Marten Ryckaert

(1587 - Antwerp - 1631)

A Village Landscape, with a Wagon and Horses crossing a Ford in the Foreground

Oil on copper, 9½ x 14⅞ ins. (24.2 x 37.9 cm)
One of a pair
Framed: 13½ x 19 ins. (34.3 x 48.2 cm)

To view the pair to this painting see: A Mountainous Landscape, with a Lake in the Foreground and The Flight into Egypt.


Private Collection, Spain, until 2023


Judging from their divergent subject matter, these two small paintings were most likely not conceived as a pair, however, they are of almost exactly the same size and have been together for some time.  In one of the paintings, Ryckaert depicted a mountainous landscape, with a lake in the foreground.  Stands of tall trees frame the view across the water of Italianate buildings clustered round a castle situated on the far shore.  In the left foreground, a small group of figures can be recognised as depicting the Flight into Egypt.  Mary is seated at the foot of a tree, nursing the baby Jesus, while the young St. John the Baptist kneels beside her, dressed in a tunic of animal skins, with his traditional attributes, the cross and scroll, and the lamb.  Joseph stands nearby with the donkey.  In the other, the artist depicted a bucolic landscape set in high summer in his native Flanders.  A church and village houses nestle in an intensely green valley, ripe corn stands in the fields and country folk go about their everyday tasks.  A city, probably Antwerp, appears in the distance. 

Marten Ryckaert was a landscape painter whose style had its origins in the Mannerist tradition of his native Antwerp.  The landscapes of Jan Brueghel the Elder (1568-1625) were an important influence on his stylistic development, as were those of the Fleming Paul Bril (1554-1626), whose work he must have encountered during a supposed sojourn in Rome around 1607 to 1610/11.  The intimate landscapes of the German artist Adam Elsheimer (1578-1610), who worked in the Eternal City in the first decade of the seventeenth century, seem also to have left their mark.  After his return to Antwerp, Ryckaert devoted himself to producing landscapes that were strongly reminiscent of Bril.  The similarity between his palette and Bril’s suggests that Ryckaert was not only familiar with the widely circulated engravings after Bril, but also with his paintings.  Art historians have further observed that the ongoing evolution of Ryckaert’s style echoed the changes taking place in Bril’s work in the years before his death in Rome in 1626.  This was indeed plausible since contemporary inventories attest to the presence of many examples of Bril’s work in Antwerp collections in his lifetime. 

These two panels show how far Ryckaert has moved away from the fantastic, mountain landscape of his early Mannerist phase, in favour of more realistic scenery, inspired by Bril’s late style.  The vivid colour contrasts of Ryckaert’s early manner and the division of the picture into retreating zones of brown, green and blue have given way here to a simpler structure and a softer, more naturalistic colour scheme.  In both cases, the fresh, green landscape is lit by warm sunshine, evoking a bucolic mood.  The ultra-smooth surface of the copper supports lends itself to Ryckaert’s meticulous technique, enabling him to describe in great detail the feathery foliage of trees and the lively little figures that animate the scenes.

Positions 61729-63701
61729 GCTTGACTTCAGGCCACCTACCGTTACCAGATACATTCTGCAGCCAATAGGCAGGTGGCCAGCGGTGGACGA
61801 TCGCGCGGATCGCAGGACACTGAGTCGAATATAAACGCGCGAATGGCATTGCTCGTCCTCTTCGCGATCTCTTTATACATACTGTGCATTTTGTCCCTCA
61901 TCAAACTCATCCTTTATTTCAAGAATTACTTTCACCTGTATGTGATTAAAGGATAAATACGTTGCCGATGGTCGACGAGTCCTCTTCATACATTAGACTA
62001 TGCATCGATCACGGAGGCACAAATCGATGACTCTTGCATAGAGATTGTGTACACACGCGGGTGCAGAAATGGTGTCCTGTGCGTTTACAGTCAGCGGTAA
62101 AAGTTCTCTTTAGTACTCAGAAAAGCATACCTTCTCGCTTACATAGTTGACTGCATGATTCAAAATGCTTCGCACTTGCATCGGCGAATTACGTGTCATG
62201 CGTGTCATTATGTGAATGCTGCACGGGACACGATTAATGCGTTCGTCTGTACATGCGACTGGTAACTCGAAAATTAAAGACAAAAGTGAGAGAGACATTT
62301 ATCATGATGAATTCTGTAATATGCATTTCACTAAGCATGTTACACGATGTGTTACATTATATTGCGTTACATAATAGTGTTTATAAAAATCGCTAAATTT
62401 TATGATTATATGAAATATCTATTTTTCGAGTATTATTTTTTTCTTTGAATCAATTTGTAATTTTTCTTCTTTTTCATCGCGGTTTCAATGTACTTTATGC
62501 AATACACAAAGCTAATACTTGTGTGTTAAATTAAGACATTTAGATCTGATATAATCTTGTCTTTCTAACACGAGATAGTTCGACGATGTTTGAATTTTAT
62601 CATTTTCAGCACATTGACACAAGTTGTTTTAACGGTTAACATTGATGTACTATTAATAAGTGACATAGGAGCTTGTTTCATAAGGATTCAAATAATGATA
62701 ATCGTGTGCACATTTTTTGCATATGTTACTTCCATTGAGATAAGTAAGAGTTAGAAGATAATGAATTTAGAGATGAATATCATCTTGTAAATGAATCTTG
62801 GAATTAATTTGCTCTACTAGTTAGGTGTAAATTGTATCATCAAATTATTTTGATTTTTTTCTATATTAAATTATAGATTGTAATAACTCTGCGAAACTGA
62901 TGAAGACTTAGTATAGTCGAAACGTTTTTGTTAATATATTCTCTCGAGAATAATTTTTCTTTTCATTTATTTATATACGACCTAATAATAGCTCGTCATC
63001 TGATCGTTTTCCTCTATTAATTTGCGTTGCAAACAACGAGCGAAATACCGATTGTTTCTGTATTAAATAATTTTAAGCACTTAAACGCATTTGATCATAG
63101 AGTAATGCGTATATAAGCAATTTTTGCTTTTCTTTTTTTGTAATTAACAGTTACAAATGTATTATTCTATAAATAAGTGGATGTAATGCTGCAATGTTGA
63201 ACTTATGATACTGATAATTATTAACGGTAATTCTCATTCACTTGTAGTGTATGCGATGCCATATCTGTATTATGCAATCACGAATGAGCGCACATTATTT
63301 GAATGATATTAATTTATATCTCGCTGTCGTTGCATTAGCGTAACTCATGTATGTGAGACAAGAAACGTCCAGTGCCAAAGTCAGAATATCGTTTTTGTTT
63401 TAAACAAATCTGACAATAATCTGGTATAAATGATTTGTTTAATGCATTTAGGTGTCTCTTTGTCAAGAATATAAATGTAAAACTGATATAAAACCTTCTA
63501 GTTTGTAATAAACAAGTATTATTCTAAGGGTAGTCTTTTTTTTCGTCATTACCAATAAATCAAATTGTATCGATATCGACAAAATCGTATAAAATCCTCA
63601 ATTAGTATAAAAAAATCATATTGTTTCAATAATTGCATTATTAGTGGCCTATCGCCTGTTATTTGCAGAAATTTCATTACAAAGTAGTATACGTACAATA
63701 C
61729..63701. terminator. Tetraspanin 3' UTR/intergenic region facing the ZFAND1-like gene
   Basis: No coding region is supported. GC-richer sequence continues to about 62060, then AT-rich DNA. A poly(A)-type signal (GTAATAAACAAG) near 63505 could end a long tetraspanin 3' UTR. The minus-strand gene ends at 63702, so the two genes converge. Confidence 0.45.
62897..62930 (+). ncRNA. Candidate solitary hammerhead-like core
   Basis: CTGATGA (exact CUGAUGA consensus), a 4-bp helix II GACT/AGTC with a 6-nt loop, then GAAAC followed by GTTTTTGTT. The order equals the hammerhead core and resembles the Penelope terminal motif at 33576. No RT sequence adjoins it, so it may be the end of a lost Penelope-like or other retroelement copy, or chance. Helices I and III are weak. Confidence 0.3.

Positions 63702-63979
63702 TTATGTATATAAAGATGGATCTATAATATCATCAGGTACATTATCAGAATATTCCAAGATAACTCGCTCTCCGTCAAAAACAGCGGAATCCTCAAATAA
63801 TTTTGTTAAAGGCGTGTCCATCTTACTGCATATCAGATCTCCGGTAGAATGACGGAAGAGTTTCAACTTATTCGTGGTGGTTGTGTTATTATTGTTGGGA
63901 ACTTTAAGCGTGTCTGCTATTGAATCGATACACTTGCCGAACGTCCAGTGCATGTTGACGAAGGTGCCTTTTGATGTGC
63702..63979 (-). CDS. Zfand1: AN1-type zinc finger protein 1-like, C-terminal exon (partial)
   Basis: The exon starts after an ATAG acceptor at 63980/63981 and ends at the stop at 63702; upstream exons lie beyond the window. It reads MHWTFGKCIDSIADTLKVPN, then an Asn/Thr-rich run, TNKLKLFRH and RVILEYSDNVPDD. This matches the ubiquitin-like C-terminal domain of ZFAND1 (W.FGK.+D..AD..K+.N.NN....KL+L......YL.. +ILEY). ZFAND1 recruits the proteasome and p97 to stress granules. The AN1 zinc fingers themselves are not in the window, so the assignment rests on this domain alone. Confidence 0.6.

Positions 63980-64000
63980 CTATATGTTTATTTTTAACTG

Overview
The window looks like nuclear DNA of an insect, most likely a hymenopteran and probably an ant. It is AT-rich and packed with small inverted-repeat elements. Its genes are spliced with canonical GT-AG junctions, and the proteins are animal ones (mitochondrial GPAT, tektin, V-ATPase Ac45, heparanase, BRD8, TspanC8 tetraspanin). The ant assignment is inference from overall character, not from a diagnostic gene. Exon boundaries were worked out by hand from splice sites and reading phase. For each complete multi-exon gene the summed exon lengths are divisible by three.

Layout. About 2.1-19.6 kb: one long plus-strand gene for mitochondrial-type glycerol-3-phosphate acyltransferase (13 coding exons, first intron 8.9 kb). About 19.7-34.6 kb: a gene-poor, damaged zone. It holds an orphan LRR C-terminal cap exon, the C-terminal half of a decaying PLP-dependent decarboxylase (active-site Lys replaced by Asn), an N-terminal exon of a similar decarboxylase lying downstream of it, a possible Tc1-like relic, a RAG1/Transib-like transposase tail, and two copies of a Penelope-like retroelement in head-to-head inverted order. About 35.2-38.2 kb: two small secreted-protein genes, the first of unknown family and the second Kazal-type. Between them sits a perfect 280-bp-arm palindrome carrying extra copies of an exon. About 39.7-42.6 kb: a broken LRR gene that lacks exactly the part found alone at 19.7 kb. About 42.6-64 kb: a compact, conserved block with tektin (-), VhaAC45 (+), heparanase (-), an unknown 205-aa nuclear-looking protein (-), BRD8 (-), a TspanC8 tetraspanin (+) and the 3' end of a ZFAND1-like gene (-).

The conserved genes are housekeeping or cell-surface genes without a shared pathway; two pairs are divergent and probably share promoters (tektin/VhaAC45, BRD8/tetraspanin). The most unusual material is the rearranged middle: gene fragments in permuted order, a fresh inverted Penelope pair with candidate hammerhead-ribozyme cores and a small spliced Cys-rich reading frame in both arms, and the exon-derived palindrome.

Marten Ryckaert (or Maerten Rijckaert) belonged to an extended family of artists from Antwerp.  The son of David I Rijckaert (1560 – c. 1607) and Catharina Rem, Marten was baptised in Antwerp on 8 December 1587.  His father was a brewer and “stoffeerder” (decorator of wooden statues), who had become a master in the Antwerp Guild of Saint Luke in 1585.  His older brother, David II Rijckaert (1586-1642), was a still-life painter, his nephew David III (1612-1661) became a prominent painter of genre scenes, and his niece Catharina married the painter Gonzales Coques (1618-1684).  Because of a birth defect, or perhaps as a result of an accident, he had only one arm.

Marten was a pupil of his father and of the landscape painter Tobias Verhaecht (1561-1631).  Although undocumented, he probably travelled to Italy between 1607 and 1610/11, where it is possible that he worked in the Roman workshop of the renowned Flemish landscapist Paul Bril.  Back in Antwerp, he became a member of the Guild of St. Luke in 1611/12, registering as the “painter with one arm”.  He also joined the local chamber of rhetoric, De Violieren, which counted among its members the painters Jan Brueghel the Elder, Sebastiaen Vrancx (1573-1647), Frans Francken the Younger (1581-1642) and Hendrik van Balen (1575-1632).  He was reputedly a close friend of Anthony van Dyck (1599-1641), who painted his portrait, showing Ryckaert dressed as a Russian prince[i].  This portrait was still in the possession of Marten Ryckaert when he died and is today in the Museo del Prado, Madrid.  The portrait was engraved by Jacob Neefs, and included in van Dyck’s “Iconography”, which contained portraits of famous people of that time.  Ryckaert fell ill early in 1631 and was buried in Antwerp on 11 October that year. 

[i] Anthony van Dyck, The Painter Marten Ryckaertc. 1631, oil on panel, 148 x 113 cm. Museo del Prado, Madrid, Inv. No. P001479.